'Bitcoin Guru' Andreas Antonopoulos Appears Before Canadian Senate

Bitcoin evangelist and 'guru' Andreas Antonopoulos today appeared before the Canadian Senate to answer questions about decentralization and security.

AccessTimeIconOct 9, 2014 at 5:50 a.m. UTC
Updated Apr 10, 2024 at 2:46 a.m. UTC

Bitcoin evangelist Andreas Antonopoulos today appeared before the Canadian Senate to make the case for bitcoin's freedom, touting the promise of decentralized financial systems and calling for a better understanding of the technology before regulation is considered.

It was the 11th meeting of the Senate Committee on Banking, Trade and Commerce's special study on the potential threats, risks and advantages of digital currencies. So far it has seen presentations by members of the bitcoin community and the existing financial and payments industries.

Described by committee chairman Senator Irving Gerstein as an individual "considered to be the bitcoin guru", Antonopoulos made a 15-minute introductory presentation before fielding questions from other committee members.

"He has literally [...] written the book on bitcoin," Gerstein quipped.

Opportunities in decentralization

In his introduction, Antonopoulos spoke mainly of the advantages and opportunities presented by a decentralized financial system, over the multiple failings of the current centralized model.

Centralization, he said, made the current financial system fragile and impenetrable to new players, and introduced systemic risks through the multiple layers of regulation required.

This created "cosy relationships between regulators and industry insiders" which has led to corruption and financial crises.

Uncharted territory

Pointing out that "there has never been a large-scale, decentralized, secure network before," Antonopoulos said there is a risk that many will try to apply familiar models of past, centralized systems to bitcoin which would prove inefficient and unsuitable, thus weakening security and disempowering its users."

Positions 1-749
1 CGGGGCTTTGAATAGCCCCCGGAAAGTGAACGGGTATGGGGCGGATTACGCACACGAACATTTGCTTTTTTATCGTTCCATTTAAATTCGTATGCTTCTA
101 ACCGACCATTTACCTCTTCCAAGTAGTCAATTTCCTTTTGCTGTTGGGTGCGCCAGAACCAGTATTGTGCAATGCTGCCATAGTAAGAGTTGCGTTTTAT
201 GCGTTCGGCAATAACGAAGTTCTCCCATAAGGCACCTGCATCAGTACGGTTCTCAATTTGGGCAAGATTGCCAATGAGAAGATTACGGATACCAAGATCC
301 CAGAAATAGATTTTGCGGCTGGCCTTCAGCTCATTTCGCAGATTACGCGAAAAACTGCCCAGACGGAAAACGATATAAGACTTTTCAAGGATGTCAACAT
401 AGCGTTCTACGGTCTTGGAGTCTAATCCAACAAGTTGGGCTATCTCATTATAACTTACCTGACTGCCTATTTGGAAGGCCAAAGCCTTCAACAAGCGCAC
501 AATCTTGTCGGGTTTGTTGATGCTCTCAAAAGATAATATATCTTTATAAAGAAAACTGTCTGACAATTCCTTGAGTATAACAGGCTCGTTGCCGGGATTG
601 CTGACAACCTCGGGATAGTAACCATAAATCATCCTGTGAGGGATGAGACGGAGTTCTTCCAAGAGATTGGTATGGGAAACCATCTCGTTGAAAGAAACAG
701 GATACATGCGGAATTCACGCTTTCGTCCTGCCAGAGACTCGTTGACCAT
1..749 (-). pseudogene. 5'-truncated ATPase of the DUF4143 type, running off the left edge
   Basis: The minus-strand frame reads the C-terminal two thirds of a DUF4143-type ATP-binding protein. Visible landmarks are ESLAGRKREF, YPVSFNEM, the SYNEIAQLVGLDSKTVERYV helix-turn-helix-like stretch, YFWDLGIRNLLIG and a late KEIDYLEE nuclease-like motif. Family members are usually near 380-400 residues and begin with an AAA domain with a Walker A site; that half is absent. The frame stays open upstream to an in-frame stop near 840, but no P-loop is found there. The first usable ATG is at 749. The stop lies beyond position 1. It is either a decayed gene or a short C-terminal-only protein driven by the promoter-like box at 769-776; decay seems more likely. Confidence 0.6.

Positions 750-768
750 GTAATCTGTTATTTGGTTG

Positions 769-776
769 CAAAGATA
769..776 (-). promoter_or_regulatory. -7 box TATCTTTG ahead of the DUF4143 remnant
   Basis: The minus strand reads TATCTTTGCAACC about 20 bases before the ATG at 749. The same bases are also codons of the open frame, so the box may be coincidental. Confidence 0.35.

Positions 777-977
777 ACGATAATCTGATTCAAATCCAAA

"The combination of decentralization and security is the novelty at the heart of bitcoin."

Most negative experiences in bitcoin to date were the result of trying to apply centralized systems that introduced single points of failure into a network and removed control from users.

Regulated by maths

A decentralized system, Antonopoulos suggested, is actually more secure. Unlike 'pull system' credit card transactions where customers trusted merchants with full access to their accounts, bitcoin's 'push system' left control with users.

Bitcoin transactions could be sent in the clear and unencrypted over open networks without fear of compromise, which allowed the infrastructure to be open to any participant or software application without vetting, authorization or identification.

Contrary to popular belief, he added, bitcoin is not unregulated. It is "regulated by mathematical algorithm" and puts core security functions into its users' hands.

"The ability to innovate without permission at the edge of the bitcoin network is the same fundamental force that has driven internet innovation for 20 years at a frenetic pace, creating enormous value for consumers, economic growth, opportunities and jobs."

This would in turn drive innovation by providing the opportunity to invent whole new decentralized security mechanisms "based on innovations like smart contracts, multi-signature escrow, decentralized audits, hardware wallets, and algorithmic proof of reserves".

Response and questions

Although the Canadian senators' questions were generally positive, they joined their legislative contemporaries around the world by expressing concern that digital currency technology could be used for nefarious purposes like money laundering, terrorism financing, or as Senator Larry Campbell put it, "ISIS or other whack jobs."